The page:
Writer Tony Gilroy has been making the press rounds for his new movie Beirut, which he wrote and produced, where he has opened up about his experience on Rogue One. The filmmaker made headlines by revealing on a podcast that the film was in "terrible, terrible trouble" when he was brought on, and now he has opened up about the toughest part of writing a Star Wars movie in this day and age. Here's what the filmmaker had to say below.
"33 million live viewers staring over [your] shoulders, constantly in a town square, screaming about everything that's going on while it's happening. No one's ever had to do that before. No one's ever had to make movies like this before. It's a beautiful thing, it's a passionate thing, it's been an amazing thing, but it makes filmmaking really, really difficult."
Tony Gilroy made his "terrible, terrible trouble" remarks during an appearance on screenwriter Brian Kopplemann's podcast The Moment, adding that those comments amounted to, "two minutes out of an hour conversation," but it was those two minutes that, "totally blew up." The fact that his comments "blew up" shouldn't come as much of a surprise, given how passionate the Star Wars fans are, but the filmmaker added that the "entire story" of the Rogue One reshoots will be told, some day.
"I think I probably said more than I said even there. The Star Wars community, the interest in it and the people in it, are so passionate. It's so gigantic, it's so dizzy. And perhaps someday, long from now, someone will get the entire story of what happened, and I'm not sure what the actual value of that will be, but I don't think there's really much here for me to talk about."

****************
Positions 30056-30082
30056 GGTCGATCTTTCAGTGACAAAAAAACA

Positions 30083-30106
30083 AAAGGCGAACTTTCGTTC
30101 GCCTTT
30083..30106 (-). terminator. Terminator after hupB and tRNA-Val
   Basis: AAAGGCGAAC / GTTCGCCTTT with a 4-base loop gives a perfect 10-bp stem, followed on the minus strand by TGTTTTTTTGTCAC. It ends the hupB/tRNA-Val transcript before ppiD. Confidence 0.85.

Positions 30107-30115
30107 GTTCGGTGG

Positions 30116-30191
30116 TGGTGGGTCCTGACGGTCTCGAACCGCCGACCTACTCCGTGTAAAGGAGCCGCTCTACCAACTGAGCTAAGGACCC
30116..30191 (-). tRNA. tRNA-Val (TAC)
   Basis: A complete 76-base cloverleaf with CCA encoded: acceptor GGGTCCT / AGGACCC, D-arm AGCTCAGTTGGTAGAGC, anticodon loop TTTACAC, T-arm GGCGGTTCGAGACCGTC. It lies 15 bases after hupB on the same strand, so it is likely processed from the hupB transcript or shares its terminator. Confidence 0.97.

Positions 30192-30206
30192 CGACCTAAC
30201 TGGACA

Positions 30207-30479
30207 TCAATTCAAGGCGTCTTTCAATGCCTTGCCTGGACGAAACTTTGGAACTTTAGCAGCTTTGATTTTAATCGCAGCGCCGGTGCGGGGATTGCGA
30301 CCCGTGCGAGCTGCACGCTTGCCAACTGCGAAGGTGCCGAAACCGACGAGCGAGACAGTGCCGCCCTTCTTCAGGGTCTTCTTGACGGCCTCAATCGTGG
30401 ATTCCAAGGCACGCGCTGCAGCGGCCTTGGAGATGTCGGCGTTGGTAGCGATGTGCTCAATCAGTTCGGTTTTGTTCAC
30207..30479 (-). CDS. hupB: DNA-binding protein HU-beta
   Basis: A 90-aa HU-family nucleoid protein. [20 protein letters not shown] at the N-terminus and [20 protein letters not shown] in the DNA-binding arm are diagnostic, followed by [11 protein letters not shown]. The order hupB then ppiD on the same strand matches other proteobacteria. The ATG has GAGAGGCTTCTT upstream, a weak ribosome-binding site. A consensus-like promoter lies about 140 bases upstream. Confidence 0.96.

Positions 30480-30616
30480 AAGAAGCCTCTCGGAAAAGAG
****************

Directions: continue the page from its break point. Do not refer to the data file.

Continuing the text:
Tony Gilroy received a screenplay credit for his work on the reshoots, which he shared with Chris Weitz, while John Knoll and Gary Whitta received story credit. The filmmaker did not receive director's credit though, with Gareth Edwards receiving sole directorial credit, despite reports that Tony Gilroy reshot upwards of 40% of the movie during reshoots. While Kathleen Kennedy insisted that the reshoots took place over a four-week span, Gilroy contended on the podcast that he spent nine months working on Rogue One. Here's what Gilroy had to say about working on a project like this amid such high-profile media coverage.
"Imagine somebody who's online, who is with absolute authority, turning everything that you're writing upside down and they say that's what you're doing. And that gets magnified by 28 million people who go, 'Oh my god! That guy must really know what he's talking about, or she must really know what she's saying because look at the authority with which she said it,' which is nothing! The idea of trying to run a marathon while someone's cutting you up to try and figure out what's going on inside your body is just impossible. Imagine if they had to do this on Gone With the Wind. It would've been really hard."
Regardless of the on-set difficulties, everything turned out for the best, with Rogue One: A Star Wars Story becoming the highest-grossing movie of 2016 at the domestic box office, pulling in $532.1 million domestic and $1.05 billion worldwide. The next Star Wars spin-off, Solo: A Star Wars Story, had its own set of on-set difficulties to overcome, with LucasFilm making the surprising move to fire directors Phil Lord and Chris Miller, while the filmmakers were four months into production. The directors were replaced by Ron Howard, who reportedly re-shot the entire movie, which hits theaters on May 25. Tony Gilroy made these latest comments about Rogue One in an interview with MovieFone.